This post won’t be tagged under “deep insights,” but just an observation about a noteworthy sponsorship that could be replicated by other properties.
This coming weekend’s Ford Ironman Louisville event features sponsorship from the city-run Louisville Water Co. Given its role as the local water utility, LWC has come up with a unique way to supply the hundreds of gallons of water needed by the triathletes that eliminates the need for thousands of eco-unfriendly plastic bottles. The company will tap into its existing water lines and one mobile water trunk and provide 100-plus volunteers at nine stations with hoses to fill 125,000 cups of water.
LWC plans to use this model for other local events to which it currently supplies bottled tap water.
For properties that have not had success securing an official water sponsor, or for those seeking a sustainable alternative to bottled water, tapping into your local water utility may be a good way to go.
An unintentional underlying subject matter in some of my recent blog posts has been brands (sponsors) that have created their own interactive consumer programs/properties (sponsorship opportunities). These companies, instead of partnering with an existing organization, choose to forge their own way.
There is a long list of companies that have created their own experiential consumer programs. Red Bull is always a shining example when it comes to sponsor owned or created properties including Red Bull Racing, New York Red Bulls, Team Red Bull and Red Bull Flutag. Other companies that come to mind are Burton (Burton U.S. Open, Burton European Open), New Belgium Brewery (Tour de Fat), Nike (Nike + Human Race) and Virgin Mobile (Virgin Festival).
I wanted to figure out a correlation between sponsorship and gardening. I thought that there must be some sort of relationship. Like, you have to keep your sponsorship “watered” in order to make it grow. Alright, I admit it is a stretch and pretty lame.
What did come to mind is the fact that there doesn’t seem to be a lot of companies within the gardening industry that are active sponsors outside of home and garden shows or industry-related events. There are a few examples, Scotts Miracle Grow’s sponsorship of NASCAR, Hart’s Nursery’s sponsorship of the Oregon State Fair and Fiskar’s sponsorship of Arthritis Foundation Ease of Use Program.
Don’t be fooled, gardening is a big industry. Maybe it is not as big as some industries, but still pretty massive. Gardening is typically a life-long hobby, is a continual learning process and something that takes considerable time and money.
With huge apologies to Bill Shakespeare, many muni marketing commentators out there seem to be saying: a road by any other name would sell a street.
Increasingly, the municipal marketing commentary I’m reading focuses on naming rights. Certainly some of that focus is warranted given the high-profile deals on the table right now (e.g., Barclays and New York’s MTA). Yet some of that concentration is because it makes a compellingly controversial image in readers’ minds to talk about “plastering” corporate names on public property—roads, parks, monuments, venues and public transportation.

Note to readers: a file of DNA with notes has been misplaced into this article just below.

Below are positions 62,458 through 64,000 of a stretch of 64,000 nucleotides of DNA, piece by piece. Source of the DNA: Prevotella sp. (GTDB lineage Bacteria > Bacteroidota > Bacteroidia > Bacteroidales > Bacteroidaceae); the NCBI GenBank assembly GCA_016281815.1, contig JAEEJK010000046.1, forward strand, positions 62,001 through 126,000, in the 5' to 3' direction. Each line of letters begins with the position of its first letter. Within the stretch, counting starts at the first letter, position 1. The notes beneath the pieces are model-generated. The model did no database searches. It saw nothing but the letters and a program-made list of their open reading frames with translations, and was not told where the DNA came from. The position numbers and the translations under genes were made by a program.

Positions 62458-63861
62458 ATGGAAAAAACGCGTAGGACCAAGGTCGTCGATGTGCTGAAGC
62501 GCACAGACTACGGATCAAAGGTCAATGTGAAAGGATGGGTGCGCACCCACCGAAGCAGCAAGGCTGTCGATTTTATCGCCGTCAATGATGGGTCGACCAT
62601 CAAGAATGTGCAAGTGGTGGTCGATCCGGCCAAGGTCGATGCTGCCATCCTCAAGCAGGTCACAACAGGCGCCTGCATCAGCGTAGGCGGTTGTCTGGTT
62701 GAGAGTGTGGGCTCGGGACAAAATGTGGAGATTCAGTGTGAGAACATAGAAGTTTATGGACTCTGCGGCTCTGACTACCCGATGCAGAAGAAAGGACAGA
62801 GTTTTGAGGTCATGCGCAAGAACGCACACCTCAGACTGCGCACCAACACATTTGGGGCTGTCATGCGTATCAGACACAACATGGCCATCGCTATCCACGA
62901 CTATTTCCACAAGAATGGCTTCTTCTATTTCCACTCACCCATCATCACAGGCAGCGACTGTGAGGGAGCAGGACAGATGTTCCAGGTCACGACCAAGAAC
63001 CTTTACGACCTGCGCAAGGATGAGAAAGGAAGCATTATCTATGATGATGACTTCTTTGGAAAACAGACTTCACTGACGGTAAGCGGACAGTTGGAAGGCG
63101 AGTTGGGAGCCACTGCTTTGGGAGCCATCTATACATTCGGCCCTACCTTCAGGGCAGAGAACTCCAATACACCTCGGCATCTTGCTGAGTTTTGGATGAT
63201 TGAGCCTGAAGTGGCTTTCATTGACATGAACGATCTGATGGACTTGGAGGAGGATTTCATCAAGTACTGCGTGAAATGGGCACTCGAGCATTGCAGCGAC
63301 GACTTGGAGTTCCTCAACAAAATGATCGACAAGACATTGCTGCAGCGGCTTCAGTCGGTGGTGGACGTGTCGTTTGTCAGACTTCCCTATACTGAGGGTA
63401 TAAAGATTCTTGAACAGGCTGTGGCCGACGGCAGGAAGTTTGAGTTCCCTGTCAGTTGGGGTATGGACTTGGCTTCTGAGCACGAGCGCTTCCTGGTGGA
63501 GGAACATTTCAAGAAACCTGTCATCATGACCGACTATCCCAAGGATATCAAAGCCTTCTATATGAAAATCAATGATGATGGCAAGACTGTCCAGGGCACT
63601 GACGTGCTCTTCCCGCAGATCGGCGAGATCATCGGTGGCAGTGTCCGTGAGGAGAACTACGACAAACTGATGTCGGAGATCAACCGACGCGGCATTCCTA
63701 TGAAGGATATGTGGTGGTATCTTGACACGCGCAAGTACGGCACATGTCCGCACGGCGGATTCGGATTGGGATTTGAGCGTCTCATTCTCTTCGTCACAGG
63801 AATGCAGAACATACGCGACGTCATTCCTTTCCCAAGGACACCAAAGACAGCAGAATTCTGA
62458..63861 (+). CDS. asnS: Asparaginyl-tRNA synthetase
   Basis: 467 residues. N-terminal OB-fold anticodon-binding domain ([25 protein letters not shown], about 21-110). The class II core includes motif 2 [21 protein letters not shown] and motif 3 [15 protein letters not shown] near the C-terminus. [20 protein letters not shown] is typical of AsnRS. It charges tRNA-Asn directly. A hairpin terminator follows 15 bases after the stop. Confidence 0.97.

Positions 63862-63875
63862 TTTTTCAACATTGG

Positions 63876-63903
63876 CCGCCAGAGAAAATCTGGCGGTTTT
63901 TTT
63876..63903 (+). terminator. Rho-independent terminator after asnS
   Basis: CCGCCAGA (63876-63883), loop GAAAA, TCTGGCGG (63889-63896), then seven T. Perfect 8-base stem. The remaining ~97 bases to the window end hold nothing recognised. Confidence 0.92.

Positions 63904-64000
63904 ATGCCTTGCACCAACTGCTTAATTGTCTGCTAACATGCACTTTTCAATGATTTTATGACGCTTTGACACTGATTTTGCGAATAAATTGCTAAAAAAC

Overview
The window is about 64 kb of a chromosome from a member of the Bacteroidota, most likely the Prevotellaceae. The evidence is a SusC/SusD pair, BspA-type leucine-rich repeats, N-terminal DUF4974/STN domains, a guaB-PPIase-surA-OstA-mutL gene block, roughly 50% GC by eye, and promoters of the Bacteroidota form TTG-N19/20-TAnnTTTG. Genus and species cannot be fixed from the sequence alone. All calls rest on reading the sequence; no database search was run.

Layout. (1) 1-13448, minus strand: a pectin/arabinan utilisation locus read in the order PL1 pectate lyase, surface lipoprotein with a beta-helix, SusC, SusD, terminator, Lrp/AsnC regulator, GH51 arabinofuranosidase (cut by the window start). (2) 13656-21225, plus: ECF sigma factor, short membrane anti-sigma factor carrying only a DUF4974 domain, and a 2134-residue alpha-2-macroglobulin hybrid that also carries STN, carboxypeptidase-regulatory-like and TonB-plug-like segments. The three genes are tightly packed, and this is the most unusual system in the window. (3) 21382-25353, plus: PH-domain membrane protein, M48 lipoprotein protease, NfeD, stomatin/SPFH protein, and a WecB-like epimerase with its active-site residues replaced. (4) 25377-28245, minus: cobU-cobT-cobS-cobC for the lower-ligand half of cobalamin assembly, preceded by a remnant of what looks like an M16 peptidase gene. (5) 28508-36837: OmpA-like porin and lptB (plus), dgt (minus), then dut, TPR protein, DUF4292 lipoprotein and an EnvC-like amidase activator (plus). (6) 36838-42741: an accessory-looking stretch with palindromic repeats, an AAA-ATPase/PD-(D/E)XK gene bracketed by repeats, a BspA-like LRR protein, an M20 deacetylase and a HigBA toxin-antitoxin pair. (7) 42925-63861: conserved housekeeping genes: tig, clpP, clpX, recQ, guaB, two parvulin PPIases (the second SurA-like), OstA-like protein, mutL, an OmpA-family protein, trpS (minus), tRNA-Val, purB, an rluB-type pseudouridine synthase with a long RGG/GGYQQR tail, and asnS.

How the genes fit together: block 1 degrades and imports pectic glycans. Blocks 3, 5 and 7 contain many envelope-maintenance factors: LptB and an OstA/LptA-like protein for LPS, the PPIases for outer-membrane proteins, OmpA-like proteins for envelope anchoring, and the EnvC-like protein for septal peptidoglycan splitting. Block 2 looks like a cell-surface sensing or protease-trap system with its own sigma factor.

We hear the inevitable NASCAR comparisons and the gasp-worthy insinuation that the very pavement of Main Street is for sale. more
P&G has stepped up sponsorship activity around its Cincinnati headquarters, signing title of Memorial Day weekend’s Taste of Cincinnati and expanding its partnership with last month’s Cincinnati Flying Pig Marathon.
The soap giant activated both deals with a handful of brands, each of which gained ownership of an on-site proprietary program. For example, the Taste of Cincinnati featured the Pampers Stroller Speed lane, the Bounty Quilted Picker Uppers cleaning teams and the Old Spice Swagger Zone, a special seating area where attendees could watch Cincinnati Reds games on a giant TV.
At the Flying Pig Marathon, P&G’s Tide used branded laundry carts to pick up clothing discarded by runners, Old Spice High Endurance deodorant awarded a prize to marathoners who ran the last mile the fastest, while Mr. Clean sponsored the Clean Your Clock fastest split-time award.
The strategy makes a lot of sense: In addition to promoting its hometown presence, P&G was able to make a more meaningful connection with its target audience by integrating its products into the fabric of each event. The multi-brand strategy also allowed P&G to spread the cost of the sponsorships over multiple budgets.
Way to go, P&G. more
The vast majority of the nearly 2,000 Chrysler and GM dealerships set adrift this week by the automakers are expected to cease operations completely over the next year or so. (Some will stay in business selling other manufacturer’s cars.)
The effect of these closures will be felt by grassroots properties that once looked to auto dealers as reliable sources of local sponsorships. However, the impact will not be pronounced. Here’s why: 1) Many of these dealers were not in the best of shape and had already cut back on nontraditional marketing expenditures; and 2) many of them were in locations that are served by other dealers—often larger and more successful ones—who are more likely to already be on a local property’s sponsor roster. more
PepsiCo’s takeover bid for its two largest bottlers could have significant ramifications for sponsorship.
If the company is successful in acquiring Pepsi Bottling Group and PepsiAmericas, it would bring more than $100 million in sponsorship spending by those two companies into the corporate fold. Those deals range from pro sports team ties to grassroots community events. more